Academic journal article Gender & Behaviour

Dual Protection, Contraceptive Use, HIV Status and Risk among a National Sample of South African Women

Academic journal article Gender & Behaviour

Dual Protection, Contraceptive Use, HIV Status and Risk among a National Sample of South African Women

Article excerpt

The aim of this study was to investigate dual protection, contraceptive use, HIV status risk among a national sample of South African women. The final sample included only female participants (N=4675) who reported to have had sexual intercourse in the past 12 months aged 15 to 49 years. Results indicate that almost one thirds (31.7%) of the participants indicate that they were protected from both pregnancy and sexually transmitted infections the last time they had sexual intercourse, 18.6% using dual methods compared to the 6.8% who were found to use both barrier and hormonal methods and 13.1% using a condom alone; 40.9% were protected from pregnancy only through the use of a non-barrier contraceptive, while 46% of the participants used no method at all. In multivariate analysis younger age, higher education, African black, not married and high HIV risk perception were associated with dual method use. Dual method use is low in this population and the use of contraceptive methods that offer protection against pregnancy and STIs/ HIV is encouraged.

Key words: Dual protection, contraceptive use, HIV status, HIV risk, South African women


There is an estimated 5.5 million people living with HIV in South Africa (UNAIDS, 2008). Young women are disproportionately affected, with incidence rates amongst women aged 20-29 years, 6 fold higher (5.6%) than that of males (0.9%) (Rehle, Shisana, Pillay, Zuma, Puren, 8c Parker (2007). Provincially, according to modelled data estimates among pregnant women, HIV prevalence is highest in KwaZulu-Natal (40%), Gauteng (35%) and Free State (33%). In a context where HIV prevalence increases rapidly from 4.1% among 15 year old to 26.3% among 24 year old women, high levels of sexual activity and unprotected sex are placing these young women at risk of HIV infection, as well as pregnancy (Pettifor, Rees, Steffenson, Hlongwa-Madikizela, MacPhail, Vermaak, 8c Kleinschmidt, 2004; MacPhail, Pettifor, Pascoe, 8c Rees, 2007). Researchers have identified both social and biological factors that make women vulnerable to HIV (Ackermann 8c de Klerk, 2002; Chersich 8c Rees, 2008).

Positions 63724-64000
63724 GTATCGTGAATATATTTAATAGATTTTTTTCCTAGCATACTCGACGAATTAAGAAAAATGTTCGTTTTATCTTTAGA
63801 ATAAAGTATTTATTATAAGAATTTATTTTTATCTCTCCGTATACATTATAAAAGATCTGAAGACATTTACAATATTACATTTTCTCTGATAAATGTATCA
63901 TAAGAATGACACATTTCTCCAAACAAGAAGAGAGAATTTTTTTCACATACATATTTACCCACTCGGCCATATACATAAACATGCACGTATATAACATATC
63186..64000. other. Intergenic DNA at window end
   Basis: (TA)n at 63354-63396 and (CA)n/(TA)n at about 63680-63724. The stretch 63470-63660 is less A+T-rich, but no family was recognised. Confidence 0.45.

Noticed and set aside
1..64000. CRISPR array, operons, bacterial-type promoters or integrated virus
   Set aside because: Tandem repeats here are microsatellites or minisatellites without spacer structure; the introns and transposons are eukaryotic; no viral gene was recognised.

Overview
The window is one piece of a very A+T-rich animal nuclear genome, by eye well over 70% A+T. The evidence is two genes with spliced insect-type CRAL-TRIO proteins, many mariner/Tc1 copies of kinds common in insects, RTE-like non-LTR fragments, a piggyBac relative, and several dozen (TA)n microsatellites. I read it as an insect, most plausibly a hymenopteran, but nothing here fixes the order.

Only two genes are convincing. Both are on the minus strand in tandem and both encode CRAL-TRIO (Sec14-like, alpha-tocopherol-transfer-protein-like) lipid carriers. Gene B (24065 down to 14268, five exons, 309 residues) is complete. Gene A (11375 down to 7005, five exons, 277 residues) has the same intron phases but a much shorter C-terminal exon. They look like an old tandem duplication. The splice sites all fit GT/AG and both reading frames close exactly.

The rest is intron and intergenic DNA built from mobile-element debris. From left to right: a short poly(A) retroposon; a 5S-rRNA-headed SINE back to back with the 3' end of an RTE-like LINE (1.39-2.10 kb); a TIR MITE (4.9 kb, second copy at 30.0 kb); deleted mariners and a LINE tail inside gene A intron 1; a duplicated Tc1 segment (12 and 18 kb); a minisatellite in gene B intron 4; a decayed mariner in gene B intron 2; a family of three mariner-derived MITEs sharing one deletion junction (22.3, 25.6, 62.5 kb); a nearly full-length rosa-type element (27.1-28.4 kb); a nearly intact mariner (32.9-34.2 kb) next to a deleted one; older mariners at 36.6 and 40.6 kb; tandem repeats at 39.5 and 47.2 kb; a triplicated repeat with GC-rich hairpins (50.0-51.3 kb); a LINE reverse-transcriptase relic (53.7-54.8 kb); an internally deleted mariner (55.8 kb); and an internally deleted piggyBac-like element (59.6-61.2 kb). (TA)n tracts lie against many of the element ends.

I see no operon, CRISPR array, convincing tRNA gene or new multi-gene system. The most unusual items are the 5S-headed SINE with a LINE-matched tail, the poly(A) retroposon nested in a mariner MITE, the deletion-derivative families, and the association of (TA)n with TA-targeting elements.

Kleinschmidt, Maggwa, Smit, Beksinska and Rees (2003) analysed data from the 1998 South African Demographic and Health Survey and found that 10.5% of all sexually active women aged 1549 years used a condom at last sex and 6.3% used a condom as well as another contraceptive method; condom use was more likely among younger, more educated, more affluent, and urban women, and among women who changed partners more frequently. Findings from the 2003 South African Demographic and Health Survey (Department of Health, 2007) showed that among sexually active women aged 15-49 years 50.2% were currently using any contraceptive method, the most common contraceptive methods used were contraceptive injection (26.7%), followed by pill (9.0%), female sterilization (7.3%), (male or female) condom (6.2%), Intrauterine Device (IUD) (0.7%) and male sterilization (0.3%). Ngubane, Patel, Newell, Coovadia, Rollins, Coutsoudis, 8c Bland (2008) found in a cohort study among 1137 HIV positive and 1220 HIV negative women in KwaZulu-Natal that the most common contraceptive was the hormonal injectable; few women used condoms alone or as dual contraception, at 7-12 months 16.3%. Morroni, Smit, McFadyen, Mqhayi and Beksinska (2003) found among sexually active 15 to 49 year old women attending primary care clinics in South Africa that at last intercourse 12% of women were protected from both Sexually Transmitted Infections (STIs) and pregnancy. In multivariate analysis, higher education, being unmarried, and multiple sex partnership in the past year were predictors of dual method use, while younger age, higher education and awareness of the dual function of condoms were predictors of condom use alone (Morroni et al., 2003).

Pregnancy rates remain high among young women in South Africa (Maharaj, 2006). Encouraging the use of contraceptive services is also important for meeting HIV prevention goals. …

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